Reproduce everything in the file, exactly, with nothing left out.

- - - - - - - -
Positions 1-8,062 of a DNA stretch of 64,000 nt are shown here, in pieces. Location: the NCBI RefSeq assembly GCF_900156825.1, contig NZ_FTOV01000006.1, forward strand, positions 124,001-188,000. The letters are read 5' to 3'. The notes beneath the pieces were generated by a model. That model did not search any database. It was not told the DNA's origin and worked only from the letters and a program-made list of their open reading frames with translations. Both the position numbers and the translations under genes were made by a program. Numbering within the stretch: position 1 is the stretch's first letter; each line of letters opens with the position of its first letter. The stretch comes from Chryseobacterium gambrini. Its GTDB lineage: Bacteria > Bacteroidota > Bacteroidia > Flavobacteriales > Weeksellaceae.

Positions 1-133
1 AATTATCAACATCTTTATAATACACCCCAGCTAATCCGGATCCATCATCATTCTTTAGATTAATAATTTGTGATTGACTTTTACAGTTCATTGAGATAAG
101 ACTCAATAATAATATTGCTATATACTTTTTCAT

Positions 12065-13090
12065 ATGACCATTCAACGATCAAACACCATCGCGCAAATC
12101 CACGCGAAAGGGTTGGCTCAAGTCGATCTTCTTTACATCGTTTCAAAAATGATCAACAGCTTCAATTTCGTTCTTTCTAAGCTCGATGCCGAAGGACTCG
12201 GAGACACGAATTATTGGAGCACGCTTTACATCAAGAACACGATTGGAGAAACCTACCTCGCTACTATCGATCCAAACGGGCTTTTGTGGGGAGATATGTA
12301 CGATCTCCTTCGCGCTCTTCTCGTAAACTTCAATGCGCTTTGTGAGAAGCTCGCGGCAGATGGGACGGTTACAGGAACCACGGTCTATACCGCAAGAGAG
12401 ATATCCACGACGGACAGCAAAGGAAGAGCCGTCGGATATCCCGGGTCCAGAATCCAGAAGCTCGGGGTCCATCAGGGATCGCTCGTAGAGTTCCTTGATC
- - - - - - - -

Positions 1-8,062 of a DNA stretch of 64,000 nt are shown here, in pieces. Location: the NCBI RefSeq assembly GCF_900156825.1, contig NZ_FTOV01000006.1, forward strand, positions 124,001-188,000. The letters are read 5' to 3'. The notes beneath the pieces were generated by a model. That model did not search any database. It was not told the DNA's origin and worked only from the letters and a program-made list of their open reading frames with translations. Both the position numbers and the translations under genes were made by a program. Numbering within the stretch: position 1 is the stretch's first letter; each line of letters opens with the position of its first letter. The stretch comes from Chryseobacterium gambrini. Its GTDB lineage: Bacteria > Bacteroidota > Bacteroidia > Flavobacteriales > Weeksellaceae.

Positions 1-133
1 AATTATCAACATCTTTATAATACACCCCAGCTAATCCGGATCCATCATCATTCTTTAGATTAATAATTTGTGATTGACTTTTACAGTTCATTGAGATAAG
101 ACTCAATAATAATATTGCTATATACTTTTTCAT

Positions 12065-13090
12065 ATGACCATTCAACGATCAAACACCATCGCGCAAATC
12101 CACGCGAAAGGGTTGGCTCAAGTCGATCTTCTTTACATCGTTTCAAAAATGATCAACAGCTTCAATTTCGTTCTTTCTAAGCTCGATGCCGAAGGACTCG
12201 GAGACACGAATTATTGGAGCACGCTTTACATCAAGAACACGATTGGAGAAACCTACCTCGCTACTATCGATCCAAACGGGCTTTTGTGGGGAGATATGTA
12301 CGATCTCCTTCGCGCTCTTCTCGTAAACTTCAATGCGCTTTGTGAGAAGCTCGCGGCAGATGGGACGGTTACAGGAACCACGGTCTATACCGCAAGAGAG
12401 ATATCCACGACGGACAGCAAAGGAAGAGCCGTCGGATATCCCGGGTCCAGAATCCAGAAGCTCGGGGTCCATCAGGGATCGCTCGTAGAGTTCCTTGATC